• Clotting Studies, such as Prothrombin Time (PT) and Partial Thromboplastin Time (PTT) - Tests that measure the time it takes for blood to clot are often used prior to liver transplantation. Blood clotting requires vitamin K and proteins made by the liver. Liver cell damage and bile obstruction can both interfere with proper blood clotting.

    Other diagnostic tests can include:

    • Abdominal Ultrasound (Also called sonography.) - a diagnostic imaging technique which uses high-frequency sound waves and a computer to create images of blood vessels, tissues, and organs. Ultrasounds are used to view internal organs as they function, and to assess blood flow through various vessels.

    • Liver Biopsy - a sample of liver tissue is obtained with a special biopsy needle and examined under a microscope.

    • Computed Tomography Scan (Also called CT or CAT scan.) - a diagnostic imaging procedure that uses a combination of x-rays and computer technology to produce cross-sectional images (often called slices), both horizontally and vertically, of the body. A CT scan shows detailed images of any part of the body, including the bones, muscles, fat, and organs. CT scans are more detailed than general x-rays.

    How is liver failure treated?

    In most cases, late stage liver disease, resulting in liver failure requires a liver transplantation. A liver transplant is an operation performed to replace a diseased liver with a healthy one from another person. For more information on liver transplants, see Liver Transplantation.

  • What causes liver failure?

    A number of liver diseases, such as biliary atresia, metabolic liver disease and hepatitis, can lead to liver failure as they progress into late stages.

    Liver diseases that can lead to liver failure share the following characteristics:

    • Jaundice - A yellow discoloration of the skin and whites of your child’s eyes due to an abnormally high level of bilirubin (bile pigment) in his bloodstream.
      • High levels of bilirubin may be attributed to inflammation or other abnormalities of the liver cells or blockage of the bile ducts.

      • Sometimes jaundice is caused by the breakdown of a large number of red blood cells, which can occur in newborns.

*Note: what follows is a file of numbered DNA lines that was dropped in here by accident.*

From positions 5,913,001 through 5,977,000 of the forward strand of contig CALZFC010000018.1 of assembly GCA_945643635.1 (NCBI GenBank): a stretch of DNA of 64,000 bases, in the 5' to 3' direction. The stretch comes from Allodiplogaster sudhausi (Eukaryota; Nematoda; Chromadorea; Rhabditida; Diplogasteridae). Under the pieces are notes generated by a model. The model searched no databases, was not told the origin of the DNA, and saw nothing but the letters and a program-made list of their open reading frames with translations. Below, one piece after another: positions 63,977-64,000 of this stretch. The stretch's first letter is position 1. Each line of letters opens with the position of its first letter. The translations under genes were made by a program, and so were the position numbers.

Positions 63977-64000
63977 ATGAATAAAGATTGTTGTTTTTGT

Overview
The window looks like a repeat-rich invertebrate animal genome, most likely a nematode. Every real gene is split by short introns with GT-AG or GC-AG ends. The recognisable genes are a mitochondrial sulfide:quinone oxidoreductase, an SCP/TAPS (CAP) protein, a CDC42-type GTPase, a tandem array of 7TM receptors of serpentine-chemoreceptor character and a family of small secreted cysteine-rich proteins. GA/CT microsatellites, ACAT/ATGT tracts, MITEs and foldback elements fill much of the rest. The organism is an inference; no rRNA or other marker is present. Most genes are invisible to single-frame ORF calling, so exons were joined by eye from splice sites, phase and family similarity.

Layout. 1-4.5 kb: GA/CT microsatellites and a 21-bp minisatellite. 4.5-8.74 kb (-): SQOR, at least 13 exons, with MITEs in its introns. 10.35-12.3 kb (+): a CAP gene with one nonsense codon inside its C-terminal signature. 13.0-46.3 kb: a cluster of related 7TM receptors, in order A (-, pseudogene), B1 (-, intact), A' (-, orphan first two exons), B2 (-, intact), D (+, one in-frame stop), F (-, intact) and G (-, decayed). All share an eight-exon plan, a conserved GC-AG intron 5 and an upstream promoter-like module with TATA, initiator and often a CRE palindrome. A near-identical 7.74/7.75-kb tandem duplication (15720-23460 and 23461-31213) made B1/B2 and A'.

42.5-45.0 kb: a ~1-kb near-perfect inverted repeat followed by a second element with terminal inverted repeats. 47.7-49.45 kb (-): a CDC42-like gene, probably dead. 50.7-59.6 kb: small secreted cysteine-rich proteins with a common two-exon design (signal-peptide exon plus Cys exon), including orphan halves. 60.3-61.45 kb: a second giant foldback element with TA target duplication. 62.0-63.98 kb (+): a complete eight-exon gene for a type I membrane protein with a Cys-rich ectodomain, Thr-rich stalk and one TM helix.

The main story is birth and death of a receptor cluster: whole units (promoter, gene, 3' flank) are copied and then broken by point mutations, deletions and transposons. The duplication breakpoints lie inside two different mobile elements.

• Jaundice is usually the first sign, and sometimes the only sign, of liver disease.

    • Cholestasis - Reduced or stopped bile flow.

      • Bile flow may be blocked inside your child’s liver, outside the liver or in both places.

      • Cholestasis can be caused by hepatitis, metabolic liver diseases, drug effects, a stone in the bile duct, bile duct narrowing, biliary atresia or inflammation of the pancreas.

      • Symptoms of cholestasis may include the following:

        • dark urine
        • jaundice
        • pale stool
        • easy bleeding
        • itching
        • small, spider-like vessels visible in the skin
        • enlarged spleen
        • fluid in the abdominal cavity
        • chills
        • abdominal pain
    • Liver enlargement (hepatomegaly) is usually an indicator of liver disease.
      • There are usually no symptoms associated with a slightly enlarged liver.
      • Symptoms of a grossly enlarged liver include abdominal discomfort or "feeling full."
    • Portal hypertension — Abnormally high blood pressure in your child’s portal vein, which brings blood from the intestine to the liver.
      • Portal hypertension may be due to increased blood pressure in the portal blood vessels or resistance to blood flow through the liver.

      • Portal hypertension can lead to the growth of new blood vessels that bypass the liver.

      • When this occurs, substances that are normally removed by the liver pass into the general circulation.

      • Symptoms of portal hypertension may include:

        • a distended abdominal cavity (ascites)

        • prominence of abdominal wall veins

        • bleeding of the varicose veins at the lower end of the esophagus or the stomach lining

    • Ascites — Fluid build-up in your child’s abdominal cavity caused by fluid leaks from the vessels on the surface of the liver and intestine.
      • Ascites due to liver disease usually accompanies other liver disease characteristics such as portal hypertension.

      • Symptoms of ascites may include a distended abdomen, which causes discomfort and shortness of breath.

    • Liver encephalopathy — The deterioration of your child’s brain function due to toxic substances building up in the blood which are normally removed by the liver.

      • Liver encephalopathy is also called portal-systemic encephalopathy, hepatic encephalopathy, or hepatic coma.